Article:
Deryl G March 31, 2008 at 12:40 pm

Methinks adn colson-

To be clear, I'm a free-market advocate.

I don't think I did a good job of making my point, which is that just because one can find examples where bad thinks happened under a particular system does not mean that the system is "bad".

People seem to be claiming that the current situation with mortgages illustrates that markets need to be regulated. However, to expect to never have a bad outcome is ludicrous. Those calling for more regulation seem to think that if there are ever enough regulations there will be no more of these type of failures. The truth is that no matter what, occasionally there will be unfortunate events.

When statist claim this crisis is proof that free-markets don't work, the libertarians rush to the defense of capitalism and declare that this market is not free. While I agree that the market is not completely free, the implication seems to be that if it were really free that the crisis would not occur. It may be true that this particular problem would not have happened, but some other negative event would have occured.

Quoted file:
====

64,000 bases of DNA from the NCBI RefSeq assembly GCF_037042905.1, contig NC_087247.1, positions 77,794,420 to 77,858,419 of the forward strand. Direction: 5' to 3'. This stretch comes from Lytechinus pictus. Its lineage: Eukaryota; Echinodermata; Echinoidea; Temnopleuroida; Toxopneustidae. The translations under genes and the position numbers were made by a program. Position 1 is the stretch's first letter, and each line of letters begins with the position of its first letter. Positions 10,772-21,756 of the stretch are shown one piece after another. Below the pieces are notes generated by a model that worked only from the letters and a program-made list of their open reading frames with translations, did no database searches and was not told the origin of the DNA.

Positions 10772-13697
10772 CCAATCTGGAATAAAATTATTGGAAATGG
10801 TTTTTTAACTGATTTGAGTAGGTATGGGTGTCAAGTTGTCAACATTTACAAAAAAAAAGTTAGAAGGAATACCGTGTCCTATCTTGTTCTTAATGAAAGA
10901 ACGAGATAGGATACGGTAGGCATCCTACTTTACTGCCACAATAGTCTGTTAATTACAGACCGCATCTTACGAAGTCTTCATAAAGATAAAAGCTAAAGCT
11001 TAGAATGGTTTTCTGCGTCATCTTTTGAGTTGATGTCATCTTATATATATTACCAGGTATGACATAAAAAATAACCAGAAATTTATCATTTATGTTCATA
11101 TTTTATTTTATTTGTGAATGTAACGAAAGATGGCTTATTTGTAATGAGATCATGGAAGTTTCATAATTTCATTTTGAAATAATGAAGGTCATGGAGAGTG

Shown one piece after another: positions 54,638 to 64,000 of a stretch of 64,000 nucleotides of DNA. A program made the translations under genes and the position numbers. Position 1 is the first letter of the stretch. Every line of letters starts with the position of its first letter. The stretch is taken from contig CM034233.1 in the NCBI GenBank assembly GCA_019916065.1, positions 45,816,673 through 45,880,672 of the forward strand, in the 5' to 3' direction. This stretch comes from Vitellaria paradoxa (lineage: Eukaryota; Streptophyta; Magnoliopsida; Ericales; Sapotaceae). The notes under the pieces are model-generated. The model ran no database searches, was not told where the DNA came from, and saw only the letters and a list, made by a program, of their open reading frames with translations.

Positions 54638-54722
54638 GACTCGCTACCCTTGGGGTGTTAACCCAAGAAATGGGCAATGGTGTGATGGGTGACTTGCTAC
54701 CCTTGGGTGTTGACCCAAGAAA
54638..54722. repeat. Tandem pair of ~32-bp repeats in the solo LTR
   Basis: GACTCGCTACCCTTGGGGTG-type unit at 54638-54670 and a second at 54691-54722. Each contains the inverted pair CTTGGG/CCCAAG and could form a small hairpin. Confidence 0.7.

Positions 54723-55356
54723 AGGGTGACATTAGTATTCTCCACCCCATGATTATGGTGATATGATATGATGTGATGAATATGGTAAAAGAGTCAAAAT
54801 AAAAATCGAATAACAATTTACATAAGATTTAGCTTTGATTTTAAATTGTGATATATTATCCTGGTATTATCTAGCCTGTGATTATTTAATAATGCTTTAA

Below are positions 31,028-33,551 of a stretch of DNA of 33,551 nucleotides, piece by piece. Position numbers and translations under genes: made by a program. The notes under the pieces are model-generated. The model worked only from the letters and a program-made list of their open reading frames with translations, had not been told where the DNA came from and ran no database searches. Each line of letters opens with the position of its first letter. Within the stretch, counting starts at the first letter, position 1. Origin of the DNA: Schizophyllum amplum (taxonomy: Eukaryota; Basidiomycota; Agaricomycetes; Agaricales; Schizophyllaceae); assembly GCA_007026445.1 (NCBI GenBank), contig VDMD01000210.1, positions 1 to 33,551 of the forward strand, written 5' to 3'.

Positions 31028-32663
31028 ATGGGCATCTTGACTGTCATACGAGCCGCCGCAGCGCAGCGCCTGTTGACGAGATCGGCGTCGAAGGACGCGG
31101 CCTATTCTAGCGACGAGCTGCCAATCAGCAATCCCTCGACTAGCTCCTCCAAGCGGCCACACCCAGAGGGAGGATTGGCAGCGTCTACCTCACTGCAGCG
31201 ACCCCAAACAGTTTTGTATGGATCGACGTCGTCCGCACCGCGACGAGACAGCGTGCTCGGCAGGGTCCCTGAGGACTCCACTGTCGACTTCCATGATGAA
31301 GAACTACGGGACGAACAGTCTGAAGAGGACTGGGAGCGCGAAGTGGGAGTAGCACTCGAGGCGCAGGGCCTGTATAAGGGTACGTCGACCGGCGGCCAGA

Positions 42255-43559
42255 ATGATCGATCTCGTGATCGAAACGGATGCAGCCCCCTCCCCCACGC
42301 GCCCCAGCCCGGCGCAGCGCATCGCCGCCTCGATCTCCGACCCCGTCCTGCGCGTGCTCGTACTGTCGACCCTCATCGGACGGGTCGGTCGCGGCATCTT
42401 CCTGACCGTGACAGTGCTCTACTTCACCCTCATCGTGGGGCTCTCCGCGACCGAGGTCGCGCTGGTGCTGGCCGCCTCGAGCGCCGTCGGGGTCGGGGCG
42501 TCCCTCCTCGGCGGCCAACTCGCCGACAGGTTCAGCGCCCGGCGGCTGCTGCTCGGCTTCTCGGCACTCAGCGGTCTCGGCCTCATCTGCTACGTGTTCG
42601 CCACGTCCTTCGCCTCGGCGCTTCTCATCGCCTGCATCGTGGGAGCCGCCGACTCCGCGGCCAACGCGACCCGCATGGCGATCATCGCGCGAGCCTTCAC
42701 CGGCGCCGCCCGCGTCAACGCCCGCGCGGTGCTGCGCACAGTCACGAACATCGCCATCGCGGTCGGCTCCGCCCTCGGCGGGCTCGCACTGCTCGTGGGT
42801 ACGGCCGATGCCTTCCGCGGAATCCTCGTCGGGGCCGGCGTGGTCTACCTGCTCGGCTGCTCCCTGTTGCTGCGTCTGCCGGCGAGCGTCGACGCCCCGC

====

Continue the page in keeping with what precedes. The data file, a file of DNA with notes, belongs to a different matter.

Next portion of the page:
So lets admit there isn't a perfect system, that mistakes will happen, but that more regulations won't "fix things. At best, more regulations will likely only cause different "failures", not stop them.

Randy March 31, 2008 at 12:56 pm

"Maybe we should call ourselves "economic naturalists" : Colson

That's good.

Sam Grove March 31, 2008 at 1:24 pm

While I agree that the market is not completely free, the implication seems to be that if it were really free that the crisis would not occur.

A problem with a regulatory system is that when inevitable problems occur, they are blamed by regulatory perfectionists on insufficient regulation.

This tends toward a virtual government takeover thus eventually putting all our fiscal eggs in one basket.

In a pluralistic, spontaneous market…a free market, problems tend to be more scattered, asystemic, and the costs more easily absorbed due to being relatively small scale. This also makes bad actors more easily identified and brought to accounts than under the alternative of a totalitarian market.